When you are planning your first ski trip, it's important to pack the right ski wear. Workout pants, jeans or clothing made of cotton will not keep you warm and dry on the slopes. What you need is a layering system, which is composed of a moisture-wicking layer, a middle insulating layer and an outer layer to protect you from the harsh weather elements.
This layering system traps the body-warmed air between layers of clothing, while allowing moisture vapor from perspiration to escape through breathable outerwear materials.
Your long underwear is the wicking layer of ski wear. When choosing this layer of ski wear, keep in mind that synthetic fabrics are better than cotton. Synthetics move moisture to the outside of the fabric, where it can evaporate. Most long underwear fabrics such as polyester have been treated with special chemicals that improve their wicking abilities.
Lightweight long underwear works best, for spring skiing or for skiers who tend to sweat profusely. Midweight long underwear is preferable for most skiers. However, if you ski in extremely cold climates, you should choose heavyweight long underwear. For odor control, some fabrics are treated with a microbial chemical.
The Insulating Layer of Ski Wear
The next layer of ski wear is responsible for insulation. This is the layer that helps you retain body heat. It does this task by forming a layer of still air around your body.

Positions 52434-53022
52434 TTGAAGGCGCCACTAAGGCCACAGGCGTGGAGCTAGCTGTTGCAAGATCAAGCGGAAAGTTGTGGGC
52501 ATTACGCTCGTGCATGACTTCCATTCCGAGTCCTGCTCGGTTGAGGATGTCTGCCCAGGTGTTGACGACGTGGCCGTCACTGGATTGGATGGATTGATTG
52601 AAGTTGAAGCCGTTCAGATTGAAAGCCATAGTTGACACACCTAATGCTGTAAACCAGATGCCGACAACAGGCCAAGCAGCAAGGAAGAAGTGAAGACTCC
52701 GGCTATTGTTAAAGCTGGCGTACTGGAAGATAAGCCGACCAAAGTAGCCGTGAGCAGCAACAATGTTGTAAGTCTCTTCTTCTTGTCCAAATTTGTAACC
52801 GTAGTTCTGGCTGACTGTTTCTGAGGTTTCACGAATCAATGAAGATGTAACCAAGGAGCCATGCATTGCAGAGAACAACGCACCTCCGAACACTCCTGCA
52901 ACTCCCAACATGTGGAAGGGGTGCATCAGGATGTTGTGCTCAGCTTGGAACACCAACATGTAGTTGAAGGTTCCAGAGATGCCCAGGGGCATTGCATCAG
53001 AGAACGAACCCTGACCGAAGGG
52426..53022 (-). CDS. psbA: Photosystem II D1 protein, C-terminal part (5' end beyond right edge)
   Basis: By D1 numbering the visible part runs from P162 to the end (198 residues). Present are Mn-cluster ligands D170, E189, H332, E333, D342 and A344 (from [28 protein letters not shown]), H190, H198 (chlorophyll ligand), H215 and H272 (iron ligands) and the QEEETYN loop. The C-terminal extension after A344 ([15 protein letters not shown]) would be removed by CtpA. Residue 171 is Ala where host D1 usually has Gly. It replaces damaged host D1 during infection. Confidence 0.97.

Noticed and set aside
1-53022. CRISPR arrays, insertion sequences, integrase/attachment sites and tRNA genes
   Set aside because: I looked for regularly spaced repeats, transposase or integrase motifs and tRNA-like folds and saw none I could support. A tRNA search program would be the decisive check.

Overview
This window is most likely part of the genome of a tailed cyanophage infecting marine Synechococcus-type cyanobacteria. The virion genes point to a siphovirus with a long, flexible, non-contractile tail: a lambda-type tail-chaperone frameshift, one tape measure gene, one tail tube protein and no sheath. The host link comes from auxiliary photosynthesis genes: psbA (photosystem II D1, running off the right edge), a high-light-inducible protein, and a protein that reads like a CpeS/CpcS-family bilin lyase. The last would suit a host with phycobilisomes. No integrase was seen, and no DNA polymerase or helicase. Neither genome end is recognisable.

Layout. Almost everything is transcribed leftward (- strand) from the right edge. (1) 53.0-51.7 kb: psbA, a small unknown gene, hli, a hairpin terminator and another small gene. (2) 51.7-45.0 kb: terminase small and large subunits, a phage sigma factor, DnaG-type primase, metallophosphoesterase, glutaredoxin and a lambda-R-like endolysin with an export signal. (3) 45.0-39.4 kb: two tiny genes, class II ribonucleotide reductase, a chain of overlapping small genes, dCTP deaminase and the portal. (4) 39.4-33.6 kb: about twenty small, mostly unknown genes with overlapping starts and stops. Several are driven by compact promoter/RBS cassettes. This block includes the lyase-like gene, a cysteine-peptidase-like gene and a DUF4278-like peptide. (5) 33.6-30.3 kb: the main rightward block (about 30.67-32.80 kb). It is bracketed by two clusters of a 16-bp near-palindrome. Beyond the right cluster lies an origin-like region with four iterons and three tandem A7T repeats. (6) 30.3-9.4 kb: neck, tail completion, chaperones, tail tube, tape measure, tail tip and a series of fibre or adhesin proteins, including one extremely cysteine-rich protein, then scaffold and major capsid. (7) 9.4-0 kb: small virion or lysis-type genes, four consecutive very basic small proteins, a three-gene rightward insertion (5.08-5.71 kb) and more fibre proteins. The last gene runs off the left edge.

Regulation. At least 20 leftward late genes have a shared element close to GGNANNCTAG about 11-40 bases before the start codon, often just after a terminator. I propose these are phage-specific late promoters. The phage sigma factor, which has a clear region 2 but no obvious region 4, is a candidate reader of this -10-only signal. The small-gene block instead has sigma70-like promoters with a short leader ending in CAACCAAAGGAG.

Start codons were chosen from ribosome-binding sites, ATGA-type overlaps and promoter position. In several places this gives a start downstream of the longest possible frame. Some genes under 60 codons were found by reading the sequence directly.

Insulation ski wear is usually composed of polyesters, which are treated with a process that makes the fibers stand up and trap air between the fibers.This trapped air creates the protective layer of still air that insulates your body from the cold. While fleece is a popular fabric for insulation, many people still prefer to use wool.
The ski jacket is the outermost layer of ski wear. It is designed to protect your body from the elements. Ski jackets are composed of waterproof, windproof and breathable materials. They may only be considered waterproof if they can bear a water column of 120 to 150 centimeters.
True ski pants are designed with a two-layer construction. The inside layer, which is responsible for insulation, is composed of a soft and breathable fabric. The outer layer, which is in direct contact with the environment, is composed of a waterproof, windproof and breathable fabric.
Article Written By Lisa Mercer
In 1999, Lisa Mercer’s fitness, travel and skiing expertise inspired a writing career. Her books include "Open Your Heart with Winter Fitness" and "101 Women's Fitness Tips." Her articles have appeared in "Aspen Magazine," "HerSports," "32 Degrees," "Pregnancy Magazine" and "Wired." Mercer has a Bachelor of Arts in psychology from the City College of New York.